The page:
Series: Valance Family #1
Published by Signet on February 4, 2014
Genres: Historical Romance
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From "incomparable" (Fresh Fiction) author Catherine Anderson comes a novel of lost souls, second chances, and love everlasting....
Random, Colorado, is just another stop on the road for solitary gunslinger Gabriel Valance. Known for his drinking, gambling, and womanizing, he prefers to remain a stranger to anyone who crosses his path. But when an upstart gunslinger catches Gabe off guard and shoots him down, he regrets his empty, lonely life with his dying breath....
Golden-haired beauty Nancy Hoffman settled in Random after fleeing an abusive past. Caring for her younger sister and working in a hat shop help her to forge ahead, though she remains fearful and mistrustful of men—and marriage....
Their paths will cross when Gabe gets a second chance at life and a divine mission: to sweep Nancy off her feet, gain her trust, and convince her to believe in his love. And in doing so, the once-hardened cowboy may save himself....
Sandi Layne: Let me begin by saying I’m not sure about what genres this should include.
I read (and write) Christian romances. I read (and write) historical romances. On the surface, Walking on Air seems as if it is going to be an historical romance set in Victorian Denver in the United States. But, from the beginning, Our Hero, Gabe Valance (the last name never failed to bring to mind The Man Who Shot Liberty Valance – the movie starring James Stewart and John Wayne), has in mind matters of faith, of religion. God, not to put too fine a point on it.
The blurb says it: Gabe gets a second chance and a divine mission. And he undertakes this mission with determination and a lot of charm. Which I appreciate, even as I cringe sometimes at his language and attitudes.
Things I liked about this book:
Laney. Laney is Our Heroine’s little sister. Laney is spirited, smart, and willing to listen and trust Gabe when he confesses his divine mission to her, even though she didn’t, originally.
Laney gave him a glare hot enough to melt sand and make glass.
One of my favorite lines in the book.
The details about Our Heroine’s life. Her house, her occupation, the cooking, this kind of thing was entertaining. The author writes with lovely touches. I could taste the pumpkin oatmeal and the pies. I smelled the roasting chicken. I could see the way the light spilled in the bedroom.
The storyline—Man Gets Killed but is Given Second Chance by Divine Fiat—is not uncommon. The rough edges to the commission of this second chance didn’t sit well with me personally, but that’s just a preference thing, and I get that. The resultant time frame added a great sense of urgency to the story and I found myself counting down – as Our Hero was doing himself – to see if he would fulfill his commission before his second chance ended.
The lovely way we see a shift in Our Heroine, Nan, from over-mannered spinster to a smiling, happy woman. This was beautiful. This was, to me, the entire point of the novel and it was carried with believable finesse.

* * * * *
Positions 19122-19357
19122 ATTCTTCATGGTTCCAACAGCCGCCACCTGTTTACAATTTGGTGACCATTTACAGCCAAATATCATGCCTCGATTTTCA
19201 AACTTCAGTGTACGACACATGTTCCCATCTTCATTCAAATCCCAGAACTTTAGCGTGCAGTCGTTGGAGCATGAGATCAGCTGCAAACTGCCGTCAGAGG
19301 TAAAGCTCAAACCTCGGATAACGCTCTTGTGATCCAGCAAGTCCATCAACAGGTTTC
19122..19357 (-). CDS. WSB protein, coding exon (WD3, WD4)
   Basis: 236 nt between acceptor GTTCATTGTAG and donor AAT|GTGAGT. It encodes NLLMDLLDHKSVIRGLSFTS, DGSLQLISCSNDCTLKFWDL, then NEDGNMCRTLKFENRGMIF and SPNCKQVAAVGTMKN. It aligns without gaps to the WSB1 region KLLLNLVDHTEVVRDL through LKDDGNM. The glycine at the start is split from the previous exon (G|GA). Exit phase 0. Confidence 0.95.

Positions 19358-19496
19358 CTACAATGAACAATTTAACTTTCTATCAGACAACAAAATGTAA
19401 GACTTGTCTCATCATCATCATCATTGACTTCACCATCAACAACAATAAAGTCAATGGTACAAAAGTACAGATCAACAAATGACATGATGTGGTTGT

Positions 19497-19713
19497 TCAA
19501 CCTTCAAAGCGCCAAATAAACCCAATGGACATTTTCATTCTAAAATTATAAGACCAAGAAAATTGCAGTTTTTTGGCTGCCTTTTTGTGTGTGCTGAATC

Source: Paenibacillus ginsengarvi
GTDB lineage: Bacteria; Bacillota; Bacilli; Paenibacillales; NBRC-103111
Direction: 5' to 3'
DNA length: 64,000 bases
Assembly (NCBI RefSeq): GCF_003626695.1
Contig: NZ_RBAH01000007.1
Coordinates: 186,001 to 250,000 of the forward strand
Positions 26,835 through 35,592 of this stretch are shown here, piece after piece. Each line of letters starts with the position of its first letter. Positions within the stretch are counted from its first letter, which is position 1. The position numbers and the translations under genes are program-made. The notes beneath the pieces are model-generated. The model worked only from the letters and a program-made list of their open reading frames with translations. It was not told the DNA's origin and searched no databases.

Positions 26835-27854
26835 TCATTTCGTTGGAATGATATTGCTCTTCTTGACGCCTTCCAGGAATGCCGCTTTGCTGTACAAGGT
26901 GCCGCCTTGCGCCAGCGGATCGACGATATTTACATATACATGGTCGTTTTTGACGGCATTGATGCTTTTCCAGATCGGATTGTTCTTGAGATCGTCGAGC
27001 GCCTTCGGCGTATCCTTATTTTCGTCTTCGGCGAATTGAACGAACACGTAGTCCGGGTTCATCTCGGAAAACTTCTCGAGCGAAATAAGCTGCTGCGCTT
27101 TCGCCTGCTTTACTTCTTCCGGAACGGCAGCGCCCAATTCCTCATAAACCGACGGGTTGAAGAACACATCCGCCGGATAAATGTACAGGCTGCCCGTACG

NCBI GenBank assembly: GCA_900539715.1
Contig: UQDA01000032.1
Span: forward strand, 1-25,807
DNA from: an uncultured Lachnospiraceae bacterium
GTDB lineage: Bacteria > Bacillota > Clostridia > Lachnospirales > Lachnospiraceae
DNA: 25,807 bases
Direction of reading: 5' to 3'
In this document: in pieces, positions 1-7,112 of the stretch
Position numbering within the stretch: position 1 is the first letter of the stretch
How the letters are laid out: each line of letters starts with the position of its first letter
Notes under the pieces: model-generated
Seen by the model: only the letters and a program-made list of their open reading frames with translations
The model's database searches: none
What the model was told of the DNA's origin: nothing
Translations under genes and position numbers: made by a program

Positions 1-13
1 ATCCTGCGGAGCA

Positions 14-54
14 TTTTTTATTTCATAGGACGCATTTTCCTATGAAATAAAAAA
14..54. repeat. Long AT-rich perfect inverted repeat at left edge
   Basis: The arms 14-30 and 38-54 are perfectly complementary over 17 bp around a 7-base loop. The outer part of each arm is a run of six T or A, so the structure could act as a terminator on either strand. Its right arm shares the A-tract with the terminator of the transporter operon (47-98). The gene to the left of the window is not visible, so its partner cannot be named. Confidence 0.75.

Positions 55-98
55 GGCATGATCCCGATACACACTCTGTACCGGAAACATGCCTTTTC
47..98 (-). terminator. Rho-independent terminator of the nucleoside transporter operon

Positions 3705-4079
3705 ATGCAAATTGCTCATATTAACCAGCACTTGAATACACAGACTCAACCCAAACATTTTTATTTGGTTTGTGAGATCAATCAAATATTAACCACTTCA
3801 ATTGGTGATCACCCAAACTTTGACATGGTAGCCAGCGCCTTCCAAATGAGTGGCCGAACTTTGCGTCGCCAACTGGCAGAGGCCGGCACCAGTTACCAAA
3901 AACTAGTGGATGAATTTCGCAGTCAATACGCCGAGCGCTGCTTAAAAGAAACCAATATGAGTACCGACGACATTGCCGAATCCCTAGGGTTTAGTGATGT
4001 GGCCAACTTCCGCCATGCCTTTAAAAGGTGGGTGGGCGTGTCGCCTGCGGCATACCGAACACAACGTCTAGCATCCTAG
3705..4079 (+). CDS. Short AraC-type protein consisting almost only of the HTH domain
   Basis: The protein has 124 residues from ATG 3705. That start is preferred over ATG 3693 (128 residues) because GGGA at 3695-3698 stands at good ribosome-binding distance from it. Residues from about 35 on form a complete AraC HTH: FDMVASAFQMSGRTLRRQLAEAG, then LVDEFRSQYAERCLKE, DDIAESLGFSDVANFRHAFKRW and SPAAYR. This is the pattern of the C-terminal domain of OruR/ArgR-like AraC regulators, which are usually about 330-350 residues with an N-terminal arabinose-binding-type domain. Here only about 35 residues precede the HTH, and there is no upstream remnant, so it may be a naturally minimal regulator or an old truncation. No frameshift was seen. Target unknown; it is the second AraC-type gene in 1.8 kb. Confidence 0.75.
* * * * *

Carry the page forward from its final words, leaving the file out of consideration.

“What if . . . well, what if they erase all my memories of you while you’re making love to me?”
Gabriel missed a step, barely managed to catch his balance by pressing his shoulder against the wall, and tucked in his chin to give her a slightly horrified look. “I reckon I’ll say, ‘Pardon me, ma’am. I don’t know how I wound up in your bed. I’m leaving now. So please don’t scream.’ ”
Nan digested that, and then they both burst out laughing.
Laughter, one of Gabriel’s gifts to her. And, oh, how glorious a gift it was.
The Ending. Not going to spoil it for you, but know that the ending was as absolutely sweet and sappy as Happily Ever Afters get, which should please a lot of readers. I know I was grinning as I finished the novel.
Things I wasn’t really sure about:
Our Heroine. Nan has a basketful of trouble, I grant that. In the middle of the story, we are told that she has always clung to her faith and so on, but that didn’t ring true with her demonstrated attitudes and behaviors throughout the story until that point. It was as if she had had to remind herself of her faith in a deliberate manner to take hold of it in a meaningful way.
Which I can understand, yes, but it didn’t ring true for me.
The genre issue. Christian fiction does not generally dive into the land of “bad language”, sex (even married sex), and such. This story does, in a more or less explicit way. If one is wishing for a work of Christian Historical Fiction, this would be jarring, if not altogether off-putting. If one is wishing for an Historical Romance, the elements of faith that are strongly brought out in this book might clash with expectation.
But is it real-feeling? Yes. I can see it being an authentic kind of story (keeping in mind that I am a woman of faith) that touches the ups and downs of real lives. From the harsh lives of forgotten children to the ideal of falling in love in unlikely circumstances, there is warmth and beauty in this Denver town in winter.
I would recommend this for people who aren’t averse to having their expectations shaken, and for those willing to accept the presences of the supernatural in their romance. For those who like their romance heroes to be handsome, brave, and surprisingly caring. And for those readers who will identify with Nan – feeling bound up by fears and standards, only to learn of the joy of life.